“… as soon as the distribution of labour comes into being, each man has a particular, exclusive sphere of activity, which is forced upon him and from which he cannot escape. He is a hunter, a fisherman, a herdsman, or a critical critic, and must remain so if he does not want to lose his means of livelihood; while in communist society, where nobody has one exclusive sphere of activity but each can become accomplished in any branch he wishes… it [is] possible for me to do one thing today and another tomorrow, to hunt in the morning, fish in the afternoon, rear cattle in the evening, criticise after dinner, just as I have a mind, without ever becoming hunter, fisherman, herdsman or critic.” -Marx & Engels, The German Ideology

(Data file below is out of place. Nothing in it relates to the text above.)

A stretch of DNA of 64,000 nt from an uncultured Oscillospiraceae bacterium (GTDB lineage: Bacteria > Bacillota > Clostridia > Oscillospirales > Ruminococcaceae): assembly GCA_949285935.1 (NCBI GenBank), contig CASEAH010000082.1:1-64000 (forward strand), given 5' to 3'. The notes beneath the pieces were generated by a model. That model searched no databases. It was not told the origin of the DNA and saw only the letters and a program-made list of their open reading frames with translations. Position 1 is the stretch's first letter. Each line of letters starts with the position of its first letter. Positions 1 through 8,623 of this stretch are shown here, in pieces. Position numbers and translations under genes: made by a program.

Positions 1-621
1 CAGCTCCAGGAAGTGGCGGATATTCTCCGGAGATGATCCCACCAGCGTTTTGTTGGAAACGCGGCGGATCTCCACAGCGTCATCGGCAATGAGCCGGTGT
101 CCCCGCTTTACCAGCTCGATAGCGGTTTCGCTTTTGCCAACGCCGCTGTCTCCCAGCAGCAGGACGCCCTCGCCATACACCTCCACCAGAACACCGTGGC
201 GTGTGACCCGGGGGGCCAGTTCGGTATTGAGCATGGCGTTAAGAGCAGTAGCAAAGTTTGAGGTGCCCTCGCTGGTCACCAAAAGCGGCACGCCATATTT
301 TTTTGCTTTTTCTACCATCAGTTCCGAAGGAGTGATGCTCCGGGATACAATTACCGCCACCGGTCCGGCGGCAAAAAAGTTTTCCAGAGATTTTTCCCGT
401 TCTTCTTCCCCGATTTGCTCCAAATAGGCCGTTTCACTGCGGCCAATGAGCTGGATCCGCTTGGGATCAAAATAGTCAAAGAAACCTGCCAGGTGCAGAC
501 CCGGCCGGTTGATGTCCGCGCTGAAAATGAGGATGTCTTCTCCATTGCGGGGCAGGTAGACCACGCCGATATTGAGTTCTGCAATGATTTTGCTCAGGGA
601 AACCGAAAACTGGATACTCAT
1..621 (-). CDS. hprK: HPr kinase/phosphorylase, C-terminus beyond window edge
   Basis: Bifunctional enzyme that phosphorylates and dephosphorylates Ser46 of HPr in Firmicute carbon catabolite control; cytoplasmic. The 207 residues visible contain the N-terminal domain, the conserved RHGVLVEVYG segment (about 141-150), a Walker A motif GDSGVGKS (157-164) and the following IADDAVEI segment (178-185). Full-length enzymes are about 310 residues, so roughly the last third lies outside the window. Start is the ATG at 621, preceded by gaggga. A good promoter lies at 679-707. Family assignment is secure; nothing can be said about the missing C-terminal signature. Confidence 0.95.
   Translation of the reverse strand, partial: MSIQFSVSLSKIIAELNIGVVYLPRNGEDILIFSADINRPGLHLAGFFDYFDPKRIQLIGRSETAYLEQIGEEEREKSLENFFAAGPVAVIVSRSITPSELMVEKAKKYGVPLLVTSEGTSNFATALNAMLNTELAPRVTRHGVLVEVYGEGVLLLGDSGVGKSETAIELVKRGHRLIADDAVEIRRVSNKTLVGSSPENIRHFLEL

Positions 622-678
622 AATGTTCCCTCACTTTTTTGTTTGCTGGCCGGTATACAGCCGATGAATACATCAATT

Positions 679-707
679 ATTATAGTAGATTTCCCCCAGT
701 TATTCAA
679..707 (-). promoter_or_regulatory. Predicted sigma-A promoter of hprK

In the above quote, it becomes blatantly apparent how the politics of Marx align with the DIY plight, and the eclectic sort of know how which has become so readily feasible for private persons thanks to the advent of the internet. If, say, I want to produce something for myself, evading all the typical postmodern means of production via factory mass-production and assembly-line labor – such as a stereo condenser microphone, or a computer, or if I want to ignore how my labor has been appropriated by my own circumstances and restore a classic car without a background in engineering, mechanics or whatever else the task may call for, the deciding factor in how successful I’ll be is knowledge of the know how sort. And to attain said knowledge is easier now than ever before, thanks to the politics of like-minded DIYers who learn, and post their own experiences and knowledge to the internet.